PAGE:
This summer, I wrote about the various Tirolean valleys and told stories of so much life in so little space in the series “Valley Life“. I want to introduce visitors from all over the world to Tirol and open local people’s eyes to the very special aspects of their otherwise familiar environment. This time: The Brixental.
Brixental is special in more ways than one: firstly, nature endowed it with something only few alpine valleys possess, namely an outlet at both ends. It is far more common for valleys to culminate in alpine passes of up to 3,000 metres above sea level. In Brixental’s case, one side of the valley branches away from the Inntal Valley at Wörgl and the other extends to the municipal boundary of Going am Wilden Kaiser. The fact that it has been a logistically favourable location since time immemorial may be the reason why the “Brixentaler” are a cosmopolitan and flexible folk, even though traditional rural life has left its indelible mark and they share a deeply rooted relationship with their land.
The fortuities of geological history were exceptionally kind on Brixental. The last ice age carved terraces in the landscape and alluvial deposits formed gentle, rolling hills. The sunny valley bed, which measures up to one and a half kilometres wide in part, is characterised by soft landscapes that can be put to good, agricultural use, in comparison to Tirol’s otherwise archetypically craggy terrain.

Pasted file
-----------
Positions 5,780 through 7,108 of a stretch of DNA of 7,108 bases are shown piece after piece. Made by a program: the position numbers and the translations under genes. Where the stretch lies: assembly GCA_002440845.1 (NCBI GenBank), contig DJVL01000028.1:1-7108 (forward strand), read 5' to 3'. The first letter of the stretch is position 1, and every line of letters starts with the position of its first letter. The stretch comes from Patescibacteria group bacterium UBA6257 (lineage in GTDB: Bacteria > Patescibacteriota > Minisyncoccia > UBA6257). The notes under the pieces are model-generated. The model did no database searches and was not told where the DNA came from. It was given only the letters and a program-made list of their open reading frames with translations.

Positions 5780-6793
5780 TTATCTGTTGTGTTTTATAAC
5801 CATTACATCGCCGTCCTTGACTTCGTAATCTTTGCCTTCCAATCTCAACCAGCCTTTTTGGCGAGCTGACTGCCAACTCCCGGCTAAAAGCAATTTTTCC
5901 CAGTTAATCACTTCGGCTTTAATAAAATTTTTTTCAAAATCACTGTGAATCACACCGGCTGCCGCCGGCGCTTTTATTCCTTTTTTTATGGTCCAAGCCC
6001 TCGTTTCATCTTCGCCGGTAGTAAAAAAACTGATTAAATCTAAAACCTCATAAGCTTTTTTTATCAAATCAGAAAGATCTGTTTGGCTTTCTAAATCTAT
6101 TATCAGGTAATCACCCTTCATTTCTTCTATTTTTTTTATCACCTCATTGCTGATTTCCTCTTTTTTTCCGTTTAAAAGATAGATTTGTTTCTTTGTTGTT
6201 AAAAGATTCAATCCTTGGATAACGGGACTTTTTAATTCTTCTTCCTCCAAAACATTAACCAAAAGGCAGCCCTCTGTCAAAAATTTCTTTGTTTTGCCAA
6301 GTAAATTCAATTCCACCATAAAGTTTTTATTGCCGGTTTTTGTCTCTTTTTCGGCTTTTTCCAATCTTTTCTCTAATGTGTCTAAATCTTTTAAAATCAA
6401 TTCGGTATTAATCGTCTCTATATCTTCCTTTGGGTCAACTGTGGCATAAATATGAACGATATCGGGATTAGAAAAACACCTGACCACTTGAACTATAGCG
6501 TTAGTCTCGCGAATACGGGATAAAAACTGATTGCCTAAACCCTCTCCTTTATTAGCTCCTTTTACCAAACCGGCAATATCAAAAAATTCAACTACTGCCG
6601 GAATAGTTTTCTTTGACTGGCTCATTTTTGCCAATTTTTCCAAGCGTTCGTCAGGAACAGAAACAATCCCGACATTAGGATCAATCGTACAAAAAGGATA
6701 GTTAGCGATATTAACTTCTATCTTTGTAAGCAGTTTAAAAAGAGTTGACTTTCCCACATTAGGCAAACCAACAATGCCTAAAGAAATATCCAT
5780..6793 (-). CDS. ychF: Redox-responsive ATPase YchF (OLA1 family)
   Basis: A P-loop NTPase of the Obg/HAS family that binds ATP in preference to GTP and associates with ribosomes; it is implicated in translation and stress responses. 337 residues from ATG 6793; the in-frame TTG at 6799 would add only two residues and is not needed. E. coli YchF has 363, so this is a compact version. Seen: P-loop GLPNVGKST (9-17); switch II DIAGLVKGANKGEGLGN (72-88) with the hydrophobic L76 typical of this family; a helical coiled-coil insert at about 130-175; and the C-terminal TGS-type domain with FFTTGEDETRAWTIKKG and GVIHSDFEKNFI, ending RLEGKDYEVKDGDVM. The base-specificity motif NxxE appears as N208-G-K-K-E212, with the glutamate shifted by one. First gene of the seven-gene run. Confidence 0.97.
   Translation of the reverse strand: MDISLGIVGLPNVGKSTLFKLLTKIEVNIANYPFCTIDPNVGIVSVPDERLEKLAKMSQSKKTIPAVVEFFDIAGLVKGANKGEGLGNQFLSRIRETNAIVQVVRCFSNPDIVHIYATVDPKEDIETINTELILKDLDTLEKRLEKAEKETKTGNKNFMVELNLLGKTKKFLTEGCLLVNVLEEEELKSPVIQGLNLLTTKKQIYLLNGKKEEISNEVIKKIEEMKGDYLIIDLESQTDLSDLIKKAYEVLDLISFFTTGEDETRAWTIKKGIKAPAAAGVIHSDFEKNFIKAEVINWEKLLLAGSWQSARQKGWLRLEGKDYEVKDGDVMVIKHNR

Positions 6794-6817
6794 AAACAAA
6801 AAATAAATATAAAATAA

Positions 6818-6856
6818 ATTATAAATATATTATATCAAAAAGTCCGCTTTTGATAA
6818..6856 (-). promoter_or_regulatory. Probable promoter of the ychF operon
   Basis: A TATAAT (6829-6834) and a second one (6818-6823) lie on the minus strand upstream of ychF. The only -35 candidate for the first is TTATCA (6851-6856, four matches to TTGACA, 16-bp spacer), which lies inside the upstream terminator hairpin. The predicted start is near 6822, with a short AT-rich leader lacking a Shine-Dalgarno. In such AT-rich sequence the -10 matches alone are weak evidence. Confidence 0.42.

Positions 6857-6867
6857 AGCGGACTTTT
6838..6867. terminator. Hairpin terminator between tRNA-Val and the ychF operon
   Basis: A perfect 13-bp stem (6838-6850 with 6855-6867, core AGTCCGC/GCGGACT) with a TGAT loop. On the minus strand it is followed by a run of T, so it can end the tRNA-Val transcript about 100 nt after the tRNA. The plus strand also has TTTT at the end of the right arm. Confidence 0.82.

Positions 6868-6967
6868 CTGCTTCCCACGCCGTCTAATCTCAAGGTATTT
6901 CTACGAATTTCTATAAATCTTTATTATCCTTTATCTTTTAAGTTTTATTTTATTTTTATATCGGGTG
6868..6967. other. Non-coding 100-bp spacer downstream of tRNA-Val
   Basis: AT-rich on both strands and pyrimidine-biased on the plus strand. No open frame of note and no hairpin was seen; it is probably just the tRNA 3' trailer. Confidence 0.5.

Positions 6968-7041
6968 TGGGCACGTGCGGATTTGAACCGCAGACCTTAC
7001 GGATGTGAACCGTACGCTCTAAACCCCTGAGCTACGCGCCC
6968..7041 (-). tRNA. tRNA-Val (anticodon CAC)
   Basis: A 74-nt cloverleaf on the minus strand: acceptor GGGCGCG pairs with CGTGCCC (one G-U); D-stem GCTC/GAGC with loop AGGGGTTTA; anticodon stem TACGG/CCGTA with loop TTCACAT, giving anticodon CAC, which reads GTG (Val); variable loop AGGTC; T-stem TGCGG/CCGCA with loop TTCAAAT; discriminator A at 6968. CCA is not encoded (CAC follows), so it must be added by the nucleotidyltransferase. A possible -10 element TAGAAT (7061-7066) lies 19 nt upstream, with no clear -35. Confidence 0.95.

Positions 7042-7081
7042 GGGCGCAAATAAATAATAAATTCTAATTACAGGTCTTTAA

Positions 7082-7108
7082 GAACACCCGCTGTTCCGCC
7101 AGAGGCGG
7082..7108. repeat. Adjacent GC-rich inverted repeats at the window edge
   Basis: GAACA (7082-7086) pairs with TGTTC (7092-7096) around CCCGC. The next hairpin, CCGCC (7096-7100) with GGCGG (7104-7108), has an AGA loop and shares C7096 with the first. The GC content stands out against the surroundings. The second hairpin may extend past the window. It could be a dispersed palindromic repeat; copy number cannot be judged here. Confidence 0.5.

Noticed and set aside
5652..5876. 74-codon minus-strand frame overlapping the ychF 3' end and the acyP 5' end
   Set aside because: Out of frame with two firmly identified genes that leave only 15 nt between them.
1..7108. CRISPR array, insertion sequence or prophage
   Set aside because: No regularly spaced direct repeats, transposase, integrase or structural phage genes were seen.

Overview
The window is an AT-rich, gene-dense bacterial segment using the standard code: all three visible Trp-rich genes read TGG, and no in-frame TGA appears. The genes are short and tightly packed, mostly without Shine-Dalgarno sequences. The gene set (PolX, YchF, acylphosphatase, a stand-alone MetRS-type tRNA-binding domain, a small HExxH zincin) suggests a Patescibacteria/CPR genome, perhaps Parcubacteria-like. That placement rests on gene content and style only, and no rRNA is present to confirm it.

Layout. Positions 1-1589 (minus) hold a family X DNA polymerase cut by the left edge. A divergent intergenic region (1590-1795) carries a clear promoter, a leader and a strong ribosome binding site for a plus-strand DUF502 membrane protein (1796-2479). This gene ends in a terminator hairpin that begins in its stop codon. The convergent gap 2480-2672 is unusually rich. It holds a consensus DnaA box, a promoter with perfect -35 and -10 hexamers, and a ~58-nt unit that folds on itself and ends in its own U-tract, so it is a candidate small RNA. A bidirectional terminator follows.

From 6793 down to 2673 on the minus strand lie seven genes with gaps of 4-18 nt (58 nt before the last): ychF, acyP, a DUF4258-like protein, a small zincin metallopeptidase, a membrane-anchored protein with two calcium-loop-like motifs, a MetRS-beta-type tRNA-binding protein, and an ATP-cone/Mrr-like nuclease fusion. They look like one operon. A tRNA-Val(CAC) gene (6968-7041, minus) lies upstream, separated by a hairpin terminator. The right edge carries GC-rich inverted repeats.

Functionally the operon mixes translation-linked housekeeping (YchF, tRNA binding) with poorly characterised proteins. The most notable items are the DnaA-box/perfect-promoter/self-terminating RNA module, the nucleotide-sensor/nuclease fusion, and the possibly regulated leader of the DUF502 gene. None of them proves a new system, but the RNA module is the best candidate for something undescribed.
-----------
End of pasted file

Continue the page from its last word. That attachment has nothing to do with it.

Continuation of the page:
Several hundred farmers, therefore, still work the lands of the valley and farming remains the principal activity for a few dozen of them. This situation is becoming less common in Tirol, because most farms are not large enough to generate sufficient income to support a whole family. The close proximity to Kitzbühel and the Wilder Kaiser Mountains ensures that Brixental is a popular destination for holidaymakers in both summer and winter.
The local dialect, Brixntois, is another unique and endearing quality of Brixental. Or as the locals say: a little rough and rasping of the vowels, but soft and “fuzzy” at the same time. When a local extols the virtues, for example, of „an gschtiaschtn Dianei“, he is talking about a lovely/sweet/pretty/adorable girl. Whether he is describing his own daughter of kindergarten age, or a female that is 15 to 20 years older, can then be clarified during an in-depth „Hoangascht“ (chat).